Leviticus 15:3
Parallel Verses
New American Standard Bible
'This, moreover, shall be his uncleanness in his discharge: it is his uncleanness whether his body allows its discharge to flow or whether his body obstructs its discharge.

King James Bible
And this shall be his uncleanness in his issue: whether his flesh run with his issue, or his flesh be stopped from his issue, it is his uncleanness.

Darby Bible Translation
And this shall be his uncleanness in his flux: whether his flesh run with his flux, or his flesh be closed from his flux, it is his uncleanness.

World English Bible
This shall be his uncleanness in his discharge: whether his body runs with his discharge, or his body has stopped from his discharge, it is his uncleanness.

Young's Literal Translation
and this is his uncleanness in his issue -- his flesh hath run with his issue, or his flesh hath stopped from his issue; it is his uncleanness.

Leviticus 15:3 Parallel
Commentary

Leviticus 15:3 Parallel Commentaries

Library
That the Ruler Should be Discreet in Keeping Silence, Profitable in Speech.
The ruler should be discreet in keeping silence, profitable in speech; lest he either utter what ought to be suppressed or suppress what he ought to utter. For, as incautious speaking leads into error, so indiscreet silence leaves in error those who might have been instructed. For often improvident rulers, fearing to lose human favour, shrink timidly from speaking freely the things that are right; and, according to the voice of the Truth (Joh. x. 12), serve unto the custody of the flock by no means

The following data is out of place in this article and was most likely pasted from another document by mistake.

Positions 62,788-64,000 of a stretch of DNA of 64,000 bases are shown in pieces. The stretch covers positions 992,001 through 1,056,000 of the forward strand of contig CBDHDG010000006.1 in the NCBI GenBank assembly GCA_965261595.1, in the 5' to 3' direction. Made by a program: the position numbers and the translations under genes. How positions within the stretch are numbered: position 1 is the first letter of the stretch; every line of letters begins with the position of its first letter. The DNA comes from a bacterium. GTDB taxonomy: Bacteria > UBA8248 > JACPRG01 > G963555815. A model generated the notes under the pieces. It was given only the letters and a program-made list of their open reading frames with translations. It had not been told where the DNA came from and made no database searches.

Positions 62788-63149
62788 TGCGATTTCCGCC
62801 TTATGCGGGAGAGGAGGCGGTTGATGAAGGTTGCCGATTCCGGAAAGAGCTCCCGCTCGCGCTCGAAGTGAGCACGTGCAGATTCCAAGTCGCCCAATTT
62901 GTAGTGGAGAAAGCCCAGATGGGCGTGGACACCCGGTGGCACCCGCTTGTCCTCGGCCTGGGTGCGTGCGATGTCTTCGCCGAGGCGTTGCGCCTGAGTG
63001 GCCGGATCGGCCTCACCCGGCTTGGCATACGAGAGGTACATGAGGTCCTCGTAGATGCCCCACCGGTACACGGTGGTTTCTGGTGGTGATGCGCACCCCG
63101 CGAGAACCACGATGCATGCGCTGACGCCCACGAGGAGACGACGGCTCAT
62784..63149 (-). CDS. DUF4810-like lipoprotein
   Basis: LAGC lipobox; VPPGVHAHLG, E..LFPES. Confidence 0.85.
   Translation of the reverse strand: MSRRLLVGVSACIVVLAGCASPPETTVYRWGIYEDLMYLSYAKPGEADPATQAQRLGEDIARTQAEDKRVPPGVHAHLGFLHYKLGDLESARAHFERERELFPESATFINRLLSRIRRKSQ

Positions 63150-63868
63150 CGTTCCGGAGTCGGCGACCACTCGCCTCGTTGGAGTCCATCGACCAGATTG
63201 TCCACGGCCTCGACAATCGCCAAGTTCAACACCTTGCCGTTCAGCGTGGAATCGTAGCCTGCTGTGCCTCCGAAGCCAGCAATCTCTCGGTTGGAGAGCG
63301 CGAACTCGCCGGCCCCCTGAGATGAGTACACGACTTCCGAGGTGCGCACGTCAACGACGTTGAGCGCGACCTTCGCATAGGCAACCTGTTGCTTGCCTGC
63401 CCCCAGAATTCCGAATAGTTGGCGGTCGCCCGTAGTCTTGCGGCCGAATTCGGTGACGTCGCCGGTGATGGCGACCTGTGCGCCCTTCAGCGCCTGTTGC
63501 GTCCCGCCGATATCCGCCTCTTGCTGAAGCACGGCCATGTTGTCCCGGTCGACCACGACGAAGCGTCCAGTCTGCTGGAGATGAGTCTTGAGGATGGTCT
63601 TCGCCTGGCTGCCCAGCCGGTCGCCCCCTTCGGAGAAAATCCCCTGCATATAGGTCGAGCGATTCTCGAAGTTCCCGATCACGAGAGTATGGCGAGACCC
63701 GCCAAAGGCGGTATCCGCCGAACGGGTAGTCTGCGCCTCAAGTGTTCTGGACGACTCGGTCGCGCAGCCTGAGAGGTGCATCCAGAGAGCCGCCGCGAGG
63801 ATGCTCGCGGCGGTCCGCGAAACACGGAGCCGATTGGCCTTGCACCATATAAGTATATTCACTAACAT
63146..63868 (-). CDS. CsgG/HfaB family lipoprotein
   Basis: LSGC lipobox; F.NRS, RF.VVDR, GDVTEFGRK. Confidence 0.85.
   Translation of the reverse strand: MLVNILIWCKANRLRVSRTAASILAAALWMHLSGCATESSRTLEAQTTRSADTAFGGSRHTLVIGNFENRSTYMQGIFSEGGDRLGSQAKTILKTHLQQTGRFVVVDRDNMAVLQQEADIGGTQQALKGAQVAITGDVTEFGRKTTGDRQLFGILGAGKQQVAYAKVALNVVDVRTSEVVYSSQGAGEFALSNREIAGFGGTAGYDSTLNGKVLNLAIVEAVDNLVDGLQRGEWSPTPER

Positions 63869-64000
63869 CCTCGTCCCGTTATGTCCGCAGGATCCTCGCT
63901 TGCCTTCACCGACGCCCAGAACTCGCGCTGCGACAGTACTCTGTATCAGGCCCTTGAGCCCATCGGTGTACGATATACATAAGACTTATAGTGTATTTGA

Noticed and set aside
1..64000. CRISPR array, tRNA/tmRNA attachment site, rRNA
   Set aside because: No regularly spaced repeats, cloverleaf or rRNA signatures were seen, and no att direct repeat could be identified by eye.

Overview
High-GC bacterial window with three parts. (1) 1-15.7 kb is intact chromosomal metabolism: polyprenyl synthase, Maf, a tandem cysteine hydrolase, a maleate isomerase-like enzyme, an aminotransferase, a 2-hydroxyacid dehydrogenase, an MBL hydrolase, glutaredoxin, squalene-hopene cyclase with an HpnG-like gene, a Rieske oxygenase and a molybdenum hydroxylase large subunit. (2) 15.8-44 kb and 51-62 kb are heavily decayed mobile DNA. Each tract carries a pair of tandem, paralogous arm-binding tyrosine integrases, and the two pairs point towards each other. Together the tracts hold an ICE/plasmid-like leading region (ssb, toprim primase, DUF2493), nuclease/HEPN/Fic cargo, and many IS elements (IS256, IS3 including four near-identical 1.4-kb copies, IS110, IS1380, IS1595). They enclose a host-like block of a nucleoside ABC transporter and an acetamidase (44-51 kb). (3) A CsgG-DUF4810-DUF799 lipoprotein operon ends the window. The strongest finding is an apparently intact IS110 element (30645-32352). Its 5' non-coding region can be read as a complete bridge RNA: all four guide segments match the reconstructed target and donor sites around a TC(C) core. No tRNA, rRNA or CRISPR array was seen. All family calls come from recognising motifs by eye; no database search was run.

Leo the Great—Writings of Leo the Great

Leviticus
The emphasis which modern criticism has very properly laid on the prophetic books and the prophetic element generally in the Old Testament, has had the effect of somewhat diverting popular attention from the priestly contributions to the literature and religion of Israel. From this neglect Leviticus has suffered most. Yet for many reasons it is worthy of close attention; it is the deliberate expression of the priestly mind of Israel at its best, and it thus forms a welcome foil to the unattractive
John Edgar McFadyen—Introduction to the Old Testament

Leviticus 15:2
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